As a result, Schwann cells adjacent to amyloid fibril masses become atrophic and distorted, particularly in early-onset patients with long and thick amyloid fibrils (Figure 4) [40][44]. Small-diameter nerve fibers, particularly unmyelinated fibers, seem to be liable to this direct insult resulting from amyloid fibril formation. In contrast, myelinated fibers, particularly large myelinated fibers, seem to be resistant to such stress because the contact between these fibers and amyloid fibril aggregates is usually partial, even though the contact does occur. In addition, the basement and cytoplasmic membranes of Schwann cells that are apposed to amyloid fibrils, particularly long fibrils, tend to become indistinct, suggesting the direct damage of Schwann cells by amyloid fibril invasion [40][44]. An affinity of amyloid fibrils for Schwann cell membranes mediated by their common constituents may participate in this process [53]. A previous study suggested that TTR binds to the plasma membrane and exerts toxic effects by altering membrane fluidity [54].
    Figure 4. Aggregation of amyloid fibrils and Schwann cells in ATTRv amyloidosis. A cross section of sural nerve biopsy specimen from an early-onset Val30Met patient from an endemic focus. Uranyl acetate and lead citrate staining. Schwann cells associated with unmyelinated fibers that are apposed to amyloid fibrils become atrophic and distorted, whereas myelinated fibers, particularly large myelinated fibers (arrow), tend to be preserved because the apposition of these fibers to amyloid fibril aggregates is usually partial. A high-powered view of representative Schwann cells associated with unmyelinated fibers in the box in (A) is shown in (B). Scale bars = 2 μm (A) and 0.5 μm (B).

    The entry is from 10.3390/biomedicines7010011

    References

    1. Pitkänen, P.; Westermark, P.; Cornwell, G.G., 3rd. Senile systemic amyloidosis. Am. J. Pathol. 1984, 117, 391–399.
    2. Koike, H.; Misu, K.; Ikeda, S.; Ando, Y.; Nakazato, M.; Ando, E.; Yamamoto, M.; Hattori, N.; Sobue, G.; Study Group for Hereditary Neuropathy in Japan. Type I (transthyretin Met30) familial amyloid polyneuropathy in Japan: Early- vs. late-onset form. Arch. Neurol. 2002, 59, 1771–1776.
    3. Benson, M.D.; Kincaid, J.C. The molecular biology and clinical features of amyloid neuropathy. Muscle Nerve 2007, 36, 411–423.
    4. Planté-Bordeneuve, V.; Said, G. Familial amyloid polyneuropathy. Lancet Neurol. 2011, 10, 1086–1097.
    5. Adams, D.; Cauquil, C.; Labeyrie, C. Familial amyloid polyneuropathy. Curr. Opin. Neurol. 2017, 30, 481–489.
    6. Andrade, C. A peculiar form of peripheral neuropathy; familiar atypical generalized amyloidosis with special involvement of the peripheral nerves. Brain 1952, 75, 408–427.
    7. Araki, S.; Mawatari, S.; Ohta, M.; Nakajima, A.; Kuroiwa, Y. Polyneuritic amyloidosis in a Japanese family. Arch. Neurol. 1968, 18, 593–602.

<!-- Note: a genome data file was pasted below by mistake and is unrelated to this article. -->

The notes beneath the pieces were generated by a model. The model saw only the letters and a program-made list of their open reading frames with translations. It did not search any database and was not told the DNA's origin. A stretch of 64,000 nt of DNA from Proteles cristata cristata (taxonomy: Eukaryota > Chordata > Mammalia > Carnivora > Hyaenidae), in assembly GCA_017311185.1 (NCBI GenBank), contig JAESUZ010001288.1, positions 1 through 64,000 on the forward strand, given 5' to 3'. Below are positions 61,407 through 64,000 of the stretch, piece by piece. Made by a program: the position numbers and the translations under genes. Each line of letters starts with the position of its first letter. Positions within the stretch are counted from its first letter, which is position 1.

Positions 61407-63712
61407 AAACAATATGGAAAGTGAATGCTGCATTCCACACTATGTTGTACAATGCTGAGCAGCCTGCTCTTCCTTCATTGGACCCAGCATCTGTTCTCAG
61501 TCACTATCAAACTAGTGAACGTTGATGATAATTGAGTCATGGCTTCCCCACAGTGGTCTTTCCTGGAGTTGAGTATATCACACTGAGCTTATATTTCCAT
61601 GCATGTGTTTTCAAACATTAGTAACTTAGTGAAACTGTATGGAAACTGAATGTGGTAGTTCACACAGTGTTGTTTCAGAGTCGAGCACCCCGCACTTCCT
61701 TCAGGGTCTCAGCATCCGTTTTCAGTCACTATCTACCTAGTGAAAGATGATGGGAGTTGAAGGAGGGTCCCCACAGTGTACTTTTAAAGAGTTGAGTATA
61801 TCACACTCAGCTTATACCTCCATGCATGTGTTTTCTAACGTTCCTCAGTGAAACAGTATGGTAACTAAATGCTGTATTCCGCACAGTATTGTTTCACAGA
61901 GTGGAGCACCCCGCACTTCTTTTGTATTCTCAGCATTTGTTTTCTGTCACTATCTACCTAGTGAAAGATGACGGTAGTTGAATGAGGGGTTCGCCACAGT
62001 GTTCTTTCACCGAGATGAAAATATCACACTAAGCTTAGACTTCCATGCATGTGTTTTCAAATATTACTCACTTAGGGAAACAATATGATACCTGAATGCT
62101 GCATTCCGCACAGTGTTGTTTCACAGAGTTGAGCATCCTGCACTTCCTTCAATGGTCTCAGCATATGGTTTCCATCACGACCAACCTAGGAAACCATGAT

8. Andersson, R. Hereditary amyloidosis with polyneuropathy. Acta Med. Scand. 1970, 1–2, 85–94.
    9. Ando, Y.; Nakamura, M.; Araki, S. Transthyretin-related familial amyloidotic polyneuropathy. Arch. Neurol. 2005, 62, 1057–1062.
    10. Koike, H.; Tanaka, F.; Hashimoto, R.; Tomita, M.; Kawagashira, Y.; Iijima, M.; Fujitake, J.; Kawanami, T.; Kato, T.; Yamamoto, M.; et al. Natural history of transthyretin Val30Met familial amyloid polyneuropathy: Analysis of late-onset cases from non-endemic areas. J. Neurol. Neurosurg. Psychiatry 2012, 83, 152–158.
    11. Parman, Y.; Adams, D.; Obici, L.; Galán, L.; Guergueltcheva, V.; Suhr, O.B.; Coelho, T. European Network for TTR-FAP (ATTReuNET). Sixty years of transthyretin familial amyloid polyneuropathy (TTR-FAP) in Europe: Where are we now? A European network approach to defining the epidemiology and management patterns for TTR-FAP. Curr. Opin. Neurol. 2016, 29 (Suppl. 1), S3–S13.
    12. Sekijima, Y.; Ueda, M.; Koike, H.; Misawa, S.; Ishii, T.; Ando, Y. Diagnosis and management of transthyretin familial amyloid polyneuropathy in Japan: Red-flag symptom clusters and treatment algorithm. Orphanet J. Rare Dis. 2018, 13, 6.
    13. Chao, C.C.; Huang, C.M.; Chiang, H.H.; Luo, K.R.; Kan, H.W.; Yang, N.C.; Chiang, H.; Lin, W.M.; Lai, S.M.; Lee, M.J.; et al. Sudomotor innervation in transthyretin amyloid neuropathy: Pathology and functional correlates. Ann. Neurol. 2015, 78, 272–283.
    14. Carr, A.S.; Pelayo-Negro, A.L.; Evans, M.R.; Laurà, M.; Blake, J.; Stancanelli, C.; Iodice, V.; Wechalekar, A.D.; Whelan, C.J.; Gillmore, J.D.; et al. A study of the neuropathy associated with transthyretin amyloidosis (ATTR) in the UK. J. Neurol. Neurosurg. Psychiatry 2016, 87, 620–627.
    15. Durmuş-Tekçe, H.; Matur, Z.; Mert Atmaca, M.; Poda, M.; Çakar, A.; Hıdır Ulaş, Ü.; Oflazer-Serdaroğlu, P.; Deymeer, F.; Parman, Y.G. Genotypic and phenotypic presentation of transthyretin-related familial amyloid polyneuropathy (TTR-FAP) in Turkey. Neuromuscul. Disord. 2016, 26, 441–446.